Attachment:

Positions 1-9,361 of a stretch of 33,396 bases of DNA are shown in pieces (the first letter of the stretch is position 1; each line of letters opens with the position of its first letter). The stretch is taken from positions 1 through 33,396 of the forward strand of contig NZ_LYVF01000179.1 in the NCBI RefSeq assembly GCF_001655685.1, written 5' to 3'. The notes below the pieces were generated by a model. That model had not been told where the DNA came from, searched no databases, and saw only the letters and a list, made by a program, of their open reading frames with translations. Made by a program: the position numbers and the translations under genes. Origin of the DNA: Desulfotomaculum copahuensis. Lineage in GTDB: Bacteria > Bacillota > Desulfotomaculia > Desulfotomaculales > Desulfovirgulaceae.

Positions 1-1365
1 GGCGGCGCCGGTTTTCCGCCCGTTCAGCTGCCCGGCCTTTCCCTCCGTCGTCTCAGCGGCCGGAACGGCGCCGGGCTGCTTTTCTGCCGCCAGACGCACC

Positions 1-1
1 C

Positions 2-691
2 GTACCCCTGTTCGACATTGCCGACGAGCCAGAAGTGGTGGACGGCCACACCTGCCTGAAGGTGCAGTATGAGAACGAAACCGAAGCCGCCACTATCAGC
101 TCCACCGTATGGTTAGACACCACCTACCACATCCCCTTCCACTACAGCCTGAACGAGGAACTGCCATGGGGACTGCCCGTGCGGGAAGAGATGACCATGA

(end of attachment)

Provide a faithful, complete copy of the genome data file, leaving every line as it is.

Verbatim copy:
Positions 1-9,361 of a stretch of 33,396 bases of DNA are shown in pieces (the first letter of the stretch is position 1; each line of letters opens with the position of its first letter). The stretch is taken from positions 1 through 33,396 of the forward strand of contig NZ_LYVF01000179.1 in the NCBI RefSeq assembly GCF_001655685.1, written 5' to 3'. The notes below the pieces were generated by a model. That model had not been told where the DNA came from, searched no databases, and saw only the letters and a list, made by a program, of their open reading frames with translations. Made by a program: the position numbers and the translations under genes. Origin of the DNA: Desulfotomaculum copahuensis. Lineage in GTDB: Bacteria > Bacillota > Desulfotomaculia > Desulfotomaculales > Desulfovirgulaceae.

Positions 1-1365
1 GGCGGCGCCGGTTTTCCGCCCGTTCAGCTGCCCGGCCTTTCCCTCCGTCGTCTCAGCGGCCGGAACGGCGCCGGGCTGCTTTTCTGCCGCCAGACGCACC

Positions 1-1
1 C

Positions 2-691
2 GTACCCCTGTTCGACATTGCCGACGAGCCAGAAGTGGTGGACGGCCACACCTGCCTGAAGGTGCAGTATGAGAACGAAACCGAAGCCGCCACTATCAGC
101 TCCACCGTATGGTTAGACACCACCTACCACATCCCCTTCCACTACAGCCTGAACGAGGAACTGCCATGGGGACTGCCCGTGCGGGAAGAGATGACCATGA